Along with scams, cyber security firms see a continued risk to citizens' privacy with basic activities such as posting on social media sites, downloading apps on their smartphones and, of course, through indiscretions.
"The bad guys are trying to steal your privacy, too," said
But Haley said recent news events revealing how personal information can be scooped up online will get people thinking about their digital privacy.
"I think it finally gives people the perspective, the concept, of how much information can be gathered about them online," said Haley, a director with
For example, documents obtained from former U.S. National Security Agency contractor
Also reported by media outlets were American and British intelligence operations spying on gamers across the world. Reports suggested that the world's most powerful espionage agencies sent undercover agents into virtual universes to monitor activity in online fantasy games such as "World of Warcraft."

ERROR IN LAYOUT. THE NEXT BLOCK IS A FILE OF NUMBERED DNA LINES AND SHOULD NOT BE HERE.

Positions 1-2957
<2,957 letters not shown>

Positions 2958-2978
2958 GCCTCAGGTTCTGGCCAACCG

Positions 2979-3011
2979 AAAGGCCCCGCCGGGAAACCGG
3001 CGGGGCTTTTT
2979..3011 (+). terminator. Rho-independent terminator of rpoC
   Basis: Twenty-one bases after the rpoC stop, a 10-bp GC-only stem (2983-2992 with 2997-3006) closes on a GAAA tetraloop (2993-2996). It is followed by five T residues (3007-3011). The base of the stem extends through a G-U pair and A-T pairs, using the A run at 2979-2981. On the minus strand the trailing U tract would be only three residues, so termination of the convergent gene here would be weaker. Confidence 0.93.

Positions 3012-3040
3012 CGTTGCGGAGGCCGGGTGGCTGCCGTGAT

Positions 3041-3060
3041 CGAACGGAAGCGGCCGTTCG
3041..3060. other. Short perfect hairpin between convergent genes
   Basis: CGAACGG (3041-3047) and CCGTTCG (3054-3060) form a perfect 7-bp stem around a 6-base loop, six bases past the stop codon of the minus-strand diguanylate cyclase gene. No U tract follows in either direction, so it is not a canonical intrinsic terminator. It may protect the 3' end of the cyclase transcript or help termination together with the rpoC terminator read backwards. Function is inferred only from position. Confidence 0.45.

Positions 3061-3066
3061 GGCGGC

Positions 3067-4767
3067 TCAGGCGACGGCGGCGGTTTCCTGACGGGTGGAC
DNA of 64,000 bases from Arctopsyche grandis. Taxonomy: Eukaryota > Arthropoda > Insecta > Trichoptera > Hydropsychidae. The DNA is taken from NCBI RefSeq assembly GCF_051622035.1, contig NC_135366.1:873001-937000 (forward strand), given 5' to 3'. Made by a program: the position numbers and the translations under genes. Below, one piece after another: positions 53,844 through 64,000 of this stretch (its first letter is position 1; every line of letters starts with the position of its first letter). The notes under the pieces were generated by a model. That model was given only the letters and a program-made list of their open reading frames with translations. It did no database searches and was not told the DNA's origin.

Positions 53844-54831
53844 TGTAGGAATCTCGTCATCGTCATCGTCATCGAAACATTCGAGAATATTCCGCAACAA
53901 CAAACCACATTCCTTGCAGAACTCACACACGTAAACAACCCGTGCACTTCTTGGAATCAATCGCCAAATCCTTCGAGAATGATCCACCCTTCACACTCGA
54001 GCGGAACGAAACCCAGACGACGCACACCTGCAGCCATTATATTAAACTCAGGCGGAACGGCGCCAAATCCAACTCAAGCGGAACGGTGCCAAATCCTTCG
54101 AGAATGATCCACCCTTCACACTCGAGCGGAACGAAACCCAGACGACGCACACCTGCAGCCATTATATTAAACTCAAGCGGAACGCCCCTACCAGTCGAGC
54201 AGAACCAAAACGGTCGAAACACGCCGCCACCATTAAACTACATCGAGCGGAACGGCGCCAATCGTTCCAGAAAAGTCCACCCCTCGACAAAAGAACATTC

Haley said he expects privacy concerns will push app makers to offer users increased data protection.
"We will see a lot of failed attempts and partial solutions. We're not going to solve this problem in 2014, but we'll begin to make steps and people will begin to do things to try to create a sense of privacy," he said.
Online users, especially younger ones, will move to more obscure or niche social media sites, believing they will have better privacy.
"Security by obscurity, in this particular case, by using not as popular or non-popular social media sites is just not going to do it," Haley said.
People will also try to create false identities that only their circle of friends will know, he added.
"When they put something or post something online, it's there for life," said Samani, vice president and chief technology officer for McAfee in
Samani notes that in some cases parents are signing up their children for social media sites when they're actually underage. Facebook users must be at least 13 years old.
"Parents in many cases are enabling children to be on the Internet without any safeguards at all," he said from
Samani said in some cases a user's camera or microphone can be taken control of by a third party.
Added Haley: "People download apps or do things on a phone that they would probably never do on a PC."
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